Barack Obama’s administration in the US announced a deal with GM effectively foregoing any criminal penalties and imposing a fine. 

Japanese supplier Takata equipped tens of millions of vehicles around the world with defective air bags. At least eight people were killed and more than 100 injured.

Toyota had to pay £800 million in fines in the US and recall millions of vehicles that accelerated on their own. At least five people died as a result of the defect.

People who defend capitalism and the market say scandal and corruption are down to a few individuals who get carried away. 

But the problem is more fundamental. It is caused by the way capitalism works. 

The logic of the system is to keep profits high and costs low. And that means that there is little need for bosses to issue specific instructions. But it does mean increasing profit makes cutting corners not just likely but necessary.

Firms expand production hoping to rake in more profit. Each wants to outdo its rivals.

Share prices soar on the expectation that profits will roll in. 

These inflated share values mean companies can borrow heavily to expand their production even further—and we pay the price.

An industry that’s bad for your health – and the planet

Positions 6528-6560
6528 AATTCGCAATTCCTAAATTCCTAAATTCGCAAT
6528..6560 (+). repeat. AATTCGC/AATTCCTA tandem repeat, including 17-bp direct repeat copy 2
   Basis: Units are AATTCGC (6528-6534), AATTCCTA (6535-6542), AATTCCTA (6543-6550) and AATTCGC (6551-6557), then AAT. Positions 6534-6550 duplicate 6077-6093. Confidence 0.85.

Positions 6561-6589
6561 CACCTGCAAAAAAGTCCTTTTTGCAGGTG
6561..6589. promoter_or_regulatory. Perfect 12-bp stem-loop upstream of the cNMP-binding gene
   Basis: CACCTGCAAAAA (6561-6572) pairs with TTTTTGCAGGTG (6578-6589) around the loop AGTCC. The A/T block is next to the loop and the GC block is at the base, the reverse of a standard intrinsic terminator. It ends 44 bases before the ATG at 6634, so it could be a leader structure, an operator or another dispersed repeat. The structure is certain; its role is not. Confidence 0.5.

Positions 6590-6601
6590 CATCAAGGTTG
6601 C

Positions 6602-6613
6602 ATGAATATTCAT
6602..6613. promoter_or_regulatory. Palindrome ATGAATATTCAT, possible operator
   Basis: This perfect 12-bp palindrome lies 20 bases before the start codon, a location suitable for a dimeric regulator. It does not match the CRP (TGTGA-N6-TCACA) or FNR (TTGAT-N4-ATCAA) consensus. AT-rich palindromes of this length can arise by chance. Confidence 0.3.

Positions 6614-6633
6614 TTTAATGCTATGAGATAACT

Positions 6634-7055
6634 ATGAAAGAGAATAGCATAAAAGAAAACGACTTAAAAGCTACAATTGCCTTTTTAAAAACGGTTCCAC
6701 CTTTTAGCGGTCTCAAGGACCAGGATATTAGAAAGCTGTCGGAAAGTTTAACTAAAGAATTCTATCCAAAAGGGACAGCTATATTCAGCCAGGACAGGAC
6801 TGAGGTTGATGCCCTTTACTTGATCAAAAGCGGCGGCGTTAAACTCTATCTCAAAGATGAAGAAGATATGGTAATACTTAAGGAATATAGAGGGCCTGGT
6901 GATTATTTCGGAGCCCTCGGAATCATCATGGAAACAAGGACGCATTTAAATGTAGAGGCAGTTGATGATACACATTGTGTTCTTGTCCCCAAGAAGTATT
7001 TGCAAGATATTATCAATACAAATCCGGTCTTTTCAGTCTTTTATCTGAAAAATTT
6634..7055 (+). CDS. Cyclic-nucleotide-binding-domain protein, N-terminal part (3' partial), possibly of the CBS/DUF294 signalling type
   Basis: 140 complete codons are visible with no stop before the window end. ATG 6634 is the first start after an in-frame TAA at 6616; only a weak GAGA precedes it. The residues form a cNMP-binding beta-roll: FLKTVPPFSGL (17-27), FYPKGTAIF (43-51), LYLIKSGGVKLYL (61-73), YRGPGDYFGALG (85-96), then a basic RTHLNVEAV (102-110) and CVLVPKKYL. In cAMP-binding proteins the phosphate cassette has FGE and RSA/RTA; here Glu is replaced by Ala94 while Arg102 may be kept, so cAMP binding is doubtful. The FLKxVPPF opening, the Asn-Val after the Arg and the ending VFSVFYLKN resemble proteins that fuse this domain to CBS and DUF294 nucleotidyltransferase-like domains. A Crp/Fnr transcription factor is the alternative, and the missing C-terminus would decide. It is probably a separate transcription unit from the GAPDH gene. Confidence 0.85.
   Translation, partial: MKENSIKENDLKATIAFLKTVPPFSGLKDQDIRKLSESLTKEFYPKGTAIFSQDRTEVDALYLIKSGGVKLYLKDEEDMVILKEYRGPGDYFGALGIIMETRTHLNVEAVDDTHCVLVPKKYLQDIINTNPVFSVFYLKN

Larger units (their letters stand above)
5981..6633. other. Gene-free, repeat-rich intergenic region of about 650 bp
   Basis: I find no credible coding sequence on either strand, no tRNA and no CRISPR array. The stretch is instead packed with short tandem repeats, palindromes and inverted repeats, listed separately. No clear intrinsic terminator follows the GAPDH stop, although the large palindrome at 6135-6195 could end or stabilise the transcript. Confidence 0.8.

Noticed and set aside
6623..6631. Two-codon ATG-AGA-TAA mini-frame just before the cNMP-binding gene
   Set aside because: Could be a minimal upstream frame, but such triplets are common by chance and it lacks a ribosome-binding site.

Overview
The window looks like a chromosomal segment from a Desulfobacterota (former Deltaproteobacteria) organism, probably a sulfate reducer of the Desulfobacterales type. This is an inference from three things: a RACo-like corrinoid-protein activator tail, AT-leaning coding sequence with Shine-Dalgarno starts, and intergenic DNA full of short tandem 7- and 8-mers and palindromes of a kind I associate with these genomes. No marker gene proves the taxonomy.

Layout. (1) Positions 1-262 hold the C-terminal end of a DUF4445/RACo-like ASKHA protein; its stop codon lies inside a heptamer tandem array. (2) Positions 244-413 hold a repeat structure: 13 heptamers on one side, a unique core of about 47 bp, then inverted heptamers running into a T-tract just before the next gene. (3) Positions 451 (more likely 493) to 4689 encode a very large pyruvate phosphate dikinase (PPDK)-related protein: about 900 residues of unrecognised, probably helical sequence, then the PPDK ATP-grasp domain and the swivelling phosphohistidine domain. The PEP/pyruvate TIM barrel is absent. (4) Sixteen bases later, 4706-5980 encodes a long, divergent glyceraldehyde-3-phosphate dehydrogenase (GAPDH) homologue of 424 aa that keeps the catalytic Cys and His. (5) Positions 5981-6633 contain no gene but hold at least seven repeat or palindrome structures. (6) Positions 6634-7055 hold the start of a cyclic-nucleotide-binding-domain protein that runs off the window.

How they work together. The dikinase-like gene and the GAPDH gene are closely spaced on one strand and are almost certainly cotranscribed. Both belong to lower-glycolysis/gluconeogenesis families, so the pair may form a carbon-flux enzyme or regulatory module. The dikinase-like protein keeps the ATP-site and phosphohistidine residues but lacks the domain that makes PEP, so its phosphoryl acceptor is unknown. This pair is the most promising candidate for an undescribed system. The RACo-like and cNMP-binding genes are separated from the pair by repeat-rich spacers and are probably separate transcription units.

The motor industry is a major contributor to global warming—and premature death.

But many people use cars because public transport is unreliable, underresourced, overcrowded or expensive.

It’s estimated that some 50,000 people in Britain die prematurely because of nitrogen oxide emitted by diesel vehicles.

Diesel vehicles produce 15 percent less CO2 than petrol ones do, but four times more nitrogen dioxide pollution and 22 times more particulates.

These tiny particles can penetrate human lungs, brains and hearts. New research has shown that diesel fumes can trigger cancers and heart attacks. They can stunt children’s growth.

A European Commission agreement in 1998 committed passenger car makers to cut CO2 emissions by 25 percent over ten years.

Simon Birkett, director of the Clean Air London group, said this was “practically an order to switch to diesel”.

He said, “Britain, along with Germany, France and Italy, offered subsidies and sweeteners to persuade car makers and the public to buy diesel.”

Diesel was made cheap, encouraging people to choose diesel cars over petrol ones. In 1995 the market share of diesel vehicles in Britain was under 10 percent. By 2012 it had shot up to over 50 percent.

There are now nearly 12 million diesel cars in use in Britain.

The Volkswagen fiasco has been portrayed as a “mistake” made by politicians who put dealing with climate change over people’s health. The truth is those at the top care little for either.

We can protect human health and the environment.

But this would require pumping resources into expanding public transport, choosing renewable energy sources over fossil fuels and tackling the enormous waste of capitalist society.

Ding ding went the trolley

Scams have always been at the heart of the motor industry.

A group called National City Lines was formed in the 1920s to buy up streetcar systems around the US. It was made up of several firms including General Motors, Firestone, Standard Oil of California and Phillips Petroleum.